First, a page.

I am not an animal rights activist by any stretch of the imagination. I wear leather and eat meat. But there is something very, very wrong with a new law being proposed by a republican legislator in Utah. He is sponsoring a bill that would legalize the shooting of all feral animals, on sight. It calls for:
the humane shooting or killing of an animal if the person doing the shooting or killing has a reasonable belief that the animal is a feral animal.
Reasonable belief? What exactly is that and who is regulating the guy on the corner to make sure he isn't just shooting his neighbors dog because it is off its leash?
A feral animal is any domesticated animal that "has returned to live in wild conditions." So all of those homeless cats you see roaming around ... or abandoned dogs ... they are the animals Republican Representative Curt Oda is talking about. He says this is the cheapest and quickest way to get rid of, essentially, the homeless pet population in Utah. And he may be right, but there are advocate groups like No More Homeless Pets in Utah, that say he is wrong and have employed other methods to cope with the overpopulation of these animals.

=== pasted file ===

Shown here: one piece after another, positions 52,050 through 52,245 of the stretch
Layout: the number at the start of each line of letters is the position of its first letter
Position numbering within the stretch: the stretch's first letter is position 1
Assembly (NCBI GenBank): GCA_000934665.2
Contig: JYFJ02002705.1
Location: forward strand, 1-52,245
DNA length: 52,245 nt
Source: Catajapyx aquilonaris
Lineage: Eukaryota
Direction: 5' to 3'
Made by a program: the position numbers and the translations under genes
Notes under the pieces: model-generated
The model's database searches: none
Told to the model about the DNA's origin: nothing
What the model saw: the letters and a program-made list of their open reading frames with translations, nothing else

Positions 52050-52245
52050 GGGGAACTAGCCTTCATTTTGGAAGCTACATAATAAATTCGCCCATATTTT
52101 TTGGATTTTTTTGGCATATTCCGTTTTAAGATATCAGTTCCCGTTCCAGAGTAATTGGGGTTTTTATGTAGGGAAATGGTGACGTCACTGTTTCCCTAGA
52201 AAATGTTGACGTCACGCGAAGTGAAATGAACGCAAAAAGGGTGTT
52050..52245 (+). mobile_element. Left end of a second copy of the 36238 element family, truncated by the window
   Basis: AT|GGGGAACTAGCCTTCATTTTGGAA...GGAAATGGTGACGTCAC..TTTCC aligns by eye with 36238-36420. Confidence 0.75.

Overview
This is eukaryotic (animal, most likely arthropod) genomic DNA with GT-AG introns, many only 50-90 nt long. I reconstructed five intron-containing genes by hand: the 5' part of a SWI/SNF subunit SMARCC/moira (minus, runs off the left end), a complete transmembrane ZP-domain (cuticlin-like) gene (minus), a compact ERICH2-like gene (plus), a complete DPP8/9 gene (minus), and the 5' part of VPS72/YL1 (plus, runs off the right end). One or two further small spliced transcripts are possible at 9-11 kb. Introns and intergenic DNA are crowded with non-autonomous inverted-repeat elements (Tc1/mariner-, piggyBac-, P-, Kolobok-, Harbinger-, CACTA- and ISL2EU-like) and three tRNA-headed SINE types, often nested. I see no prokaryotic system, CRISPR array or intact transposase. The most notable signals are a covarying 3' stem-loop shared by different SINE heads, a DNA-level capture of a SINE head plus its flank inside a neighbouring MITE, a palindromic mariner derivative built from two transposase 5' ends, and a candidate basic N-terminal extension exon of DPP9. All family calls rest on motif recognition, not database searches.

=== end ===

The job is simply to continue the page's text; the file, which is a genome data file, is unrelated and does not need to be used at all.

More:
This proposed law is over-the-top, especially since the animal doesn't even have to be noticeably aggressive or sick to be shot. It just has to be considered, by the shooter, to be feral.
It seems terribly dumb to give rights to every person in the state to shoot or kill these animals by way of clubbing, decapitation, or a bow and arrow. Yes, you read that correctly. I mean, if you can't afford a gun you should be able to participate too!
The bill also includes the rights to kill rodents and other "pests" such as pigeons. Listen, I've never jumped on Bert's love for pigeons, but that doesn't mean they should suffer a clubbing.
Are you as outraged by this as I am?
Image via peyri/Flickr
I create a special savings account
I put a little away at a time
I cut corners until I can afford it
Save? Who has money to save?
I plan to put it on my credit card and love the benefits of the reward program